Now Belmont residents are locked out of a promised a new road after suffering through detours and delays for the past year.

“I just want the community to understand that … the town and DPW (Department of Public Works) are obviously aware of the conditions of these roads,” said Clancy.

In each case, permitted infrastructure projects – such as the installation of gas lines – are uncompleted. Under current town policy, the Office of Community Development will not release funds for roadways that require expensive gas, water, and electrical work in the near future even if it was approved by Town Meeting.

“With National Grid being locked out, the utility work necessary to finish those projects are at a standstill,” said Clancy.

Clancy said many complaints relating to the condition of Common Street which runs from just outside Belmont Center to Cushing Square and to the Watertown line. 

Other streets include Payson Road, Lawndale and Prospect streets which were selected in the past year to be part of the annual pavement management program which sets aside funds to reconstruct streets the town determines to be in the most need of repair.

“I want people to understand that if not for the lockout, it’s likely that Clifton and Prospect streets would be finished since most of the major work is complete,” said Clancy, noting that Common Street is under the 2017 pavement management contract, “so all we are waiting for is for the street to be fixed.” 

While the beginning of winter – and the end of the reconstruction and paving season – is not yet around the corner, Clancy said unless the lockout is resolved soon, DPW will need to consider a stop-gap solution “to make sure those roads are safe for driving until the spring of 2019.” He pointed to the temporary top coat of asphalt placed on Grove Street last winter as an example. 

“[National Grid] has been put on notice for that job,” said Clancy.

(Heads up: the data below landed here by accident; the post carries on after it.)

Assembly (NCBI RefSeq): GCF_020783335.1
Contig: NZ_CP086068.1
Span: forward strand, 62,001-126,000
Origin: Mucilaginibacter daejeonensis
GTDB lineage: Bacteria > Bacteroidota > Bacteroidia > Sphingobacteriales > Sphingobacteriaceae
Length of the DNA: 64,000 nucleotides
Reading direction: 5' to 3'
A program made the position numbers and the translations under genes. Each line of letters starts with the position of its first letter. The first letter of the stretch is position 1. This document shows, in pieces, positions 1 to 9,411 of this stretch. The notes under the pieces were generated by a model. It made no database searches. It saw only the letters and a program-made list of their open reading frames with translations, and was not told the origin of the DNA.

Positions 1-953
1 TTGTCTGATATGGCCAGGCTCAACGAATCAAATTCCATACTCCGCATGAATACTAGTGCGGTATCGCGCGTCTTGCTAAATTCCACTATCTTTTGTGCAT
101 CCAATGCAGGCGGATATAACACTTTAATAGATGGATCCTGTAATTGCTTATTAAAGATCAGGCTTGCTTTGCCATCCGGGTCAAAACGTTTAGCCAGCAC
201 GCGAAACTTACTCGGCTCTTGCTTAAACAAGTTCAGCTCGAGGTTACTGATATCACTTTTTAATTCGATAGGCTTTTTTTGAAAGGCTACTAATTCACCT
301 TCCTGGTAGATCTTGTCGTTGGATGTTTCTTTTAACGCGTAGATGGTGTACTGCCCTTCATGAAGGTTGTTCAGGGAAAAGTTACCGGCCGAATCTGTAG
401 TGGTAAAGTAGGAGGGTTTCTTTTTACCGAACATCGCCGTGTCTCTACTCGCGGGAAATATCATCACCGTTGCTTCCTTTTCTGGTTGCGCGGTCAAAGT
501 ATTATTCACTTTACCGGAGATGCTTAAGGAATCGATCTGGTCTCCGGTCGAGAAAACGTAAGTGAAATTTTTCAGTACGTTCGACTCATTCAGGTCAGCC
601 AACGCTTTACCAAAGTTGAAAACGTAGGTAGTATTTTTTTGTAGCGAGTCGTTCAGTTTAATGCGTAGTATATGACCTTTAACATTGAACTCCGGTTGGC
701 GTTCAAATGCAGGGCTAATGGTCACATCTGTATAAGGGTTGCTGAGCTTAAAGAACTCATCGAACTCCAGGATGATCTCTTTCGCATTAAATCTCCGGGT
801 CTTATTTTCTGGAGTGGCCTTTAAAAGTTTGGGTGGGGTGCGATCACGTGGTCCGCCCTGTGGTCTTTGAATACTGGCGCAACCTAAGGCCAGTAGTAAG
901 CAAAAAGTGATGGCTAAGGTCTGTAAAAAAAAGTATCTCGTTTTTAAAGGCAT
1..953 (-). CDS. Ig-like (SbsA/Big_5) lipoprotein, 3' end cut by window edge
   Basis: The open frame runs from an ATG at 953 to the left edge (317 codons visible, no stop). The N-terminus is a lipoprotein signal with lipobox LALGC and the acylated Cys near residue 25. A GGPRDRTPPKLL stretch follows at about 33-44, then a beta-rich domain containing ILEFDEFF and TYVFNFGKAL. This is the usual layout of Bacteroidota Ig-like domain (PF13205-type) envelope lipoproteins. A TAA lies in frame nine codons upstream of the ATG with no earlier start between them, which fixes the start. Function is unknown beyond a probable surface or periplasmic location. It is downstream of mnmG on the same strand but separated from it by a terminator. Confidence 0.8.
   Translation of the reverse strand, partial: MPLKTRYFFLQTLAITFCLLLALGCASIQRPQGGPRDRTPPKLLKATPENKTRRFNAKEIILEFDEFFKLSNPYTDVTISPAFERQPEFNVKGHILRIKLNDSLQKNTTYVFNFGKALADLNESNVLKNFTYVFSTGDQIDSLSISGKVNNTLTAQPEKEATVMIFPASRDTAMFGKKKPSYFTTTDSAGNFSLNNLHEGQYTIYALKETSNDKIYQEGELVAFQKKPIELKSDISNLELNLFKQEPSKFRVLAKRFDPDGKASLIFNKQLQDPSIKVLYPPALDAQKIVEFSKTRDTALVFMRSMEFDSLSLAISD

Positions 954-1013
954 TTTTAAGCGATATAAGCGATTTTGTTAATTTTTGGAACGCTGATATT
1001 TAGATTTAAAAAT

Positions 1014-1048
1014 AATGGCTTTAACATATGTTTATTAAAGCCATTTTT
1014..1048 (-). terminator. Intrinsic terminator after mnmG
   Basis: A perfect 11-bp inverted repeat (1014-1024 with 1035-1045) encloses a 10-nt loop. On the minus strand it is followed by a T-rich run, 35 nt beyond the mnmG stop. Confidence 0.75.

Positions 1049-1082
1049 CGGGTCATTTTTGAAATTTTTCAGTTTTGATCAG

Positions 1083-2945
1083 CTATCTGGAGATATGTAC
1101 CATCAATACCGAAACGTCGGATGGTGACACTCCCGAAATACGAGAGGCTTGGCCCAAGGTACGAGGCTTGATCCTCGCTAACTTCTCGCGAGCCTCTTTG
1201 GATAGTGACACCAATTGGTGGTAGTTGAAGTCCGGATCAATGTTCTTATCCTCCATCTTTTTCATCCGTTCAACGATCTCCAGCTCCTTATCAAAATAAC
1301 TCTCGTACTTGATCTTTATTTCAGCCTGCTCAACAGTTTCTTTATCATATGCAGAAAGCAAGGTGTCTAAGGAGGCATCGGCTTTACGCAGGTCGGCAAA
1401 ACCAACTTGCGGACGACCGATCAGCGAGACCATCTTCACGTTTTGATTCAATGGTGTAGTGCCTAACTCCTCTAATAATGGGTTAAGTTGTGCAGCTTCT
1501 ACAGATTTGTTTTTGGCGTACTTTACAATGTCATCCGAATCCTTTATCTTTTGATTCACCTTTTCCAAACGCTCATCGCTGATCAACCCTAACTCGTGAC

Answering a question from Selectman Tom Caputo, Clancy said mid-September would the latest date to begin reconstruction and replacement for any street, providing six good weeks before the weather conditions turn “sketchy.” 

“We have a little bit of time but the clock is ticking,” said Caputo. Worst case scenario, according to Clancy, is the work will be scheduled to begin in eight to nine months from Sept. 1. But even if the lockout is resolved in the next few weeks, there is no guarantee National Grid would be able to send the necessary crews to finish the work as the firm is currently backlogged with jobs.

The one “good” result of the management action is it now allows the lining of the large MWRA water main along nearly the length of Common Street to be completed without competing with National Grid crews, said Clancy. 

Correction: The labor action between National Grid and the unionized workers is a lockout, not a strike.

Gas Line Replacement Begins Friday at Washington and Branchaud

Photo: Road work on Washington and Branchaud.

The prep work has been done, and the work to replace a major utility line a block from the Chenery Middle School is set to begin today.

National Grid is scheduled to replace the natural gas main at the intersection of Branchaud Road and Washington Street. As part of this project, we will also replace the natural gas service piping that connects the main to the customer’s gas meters of nine houses.

Traffic will be affected at the site.

Construction is expected to begin on Friday, Aug. 25 and end approximately on Monday, Sept. 4, all dates weather permitting. The first day of school at the Chenery Middle School is Wednesday, Sept. 6.

We will work hard to complete this project promptly and with minimal disruption to the community,” said Grace Sawaya, Community & Customer Management manager for National Grid in a press release to the town.

National Grid has produced a YouTube video on the gas main replacement process, in addition to a second video explaining the replacement of the service pipe to customer homes at

“We’re here for you if you have any questions about this project. Please contact me at 781-907-3419
We look forward to working with you as we upgrade our community’s infrastructure,” said Sawaya.

Belmont Joins Ranks With Communities on Gas Leak Legislation

Photo: Yvonne Brown (left) and Jennifer Marusiak of Mothers Out Front.

The rotten egg smell associated with leaking natural gas – it’s actually a chemical additive called mercaptan – is an annoyance that dampens your outdoor activities or forces windows to be closed on summer nights. But the problem of leaking gas mains goes beyond the odor it emanates; the hydrocarbon mixture is harming the environment and draining resident’s pocketbooks.

That’s the warning Jennifer Marusiak of Chester Road and Yvonne Brown of Highland Road brought to the Belmont Board of Selectmen on Monday, June 27, as they sought the board’s backing for state legislation that would put a modest plug in what has become an epidemic throughout the state.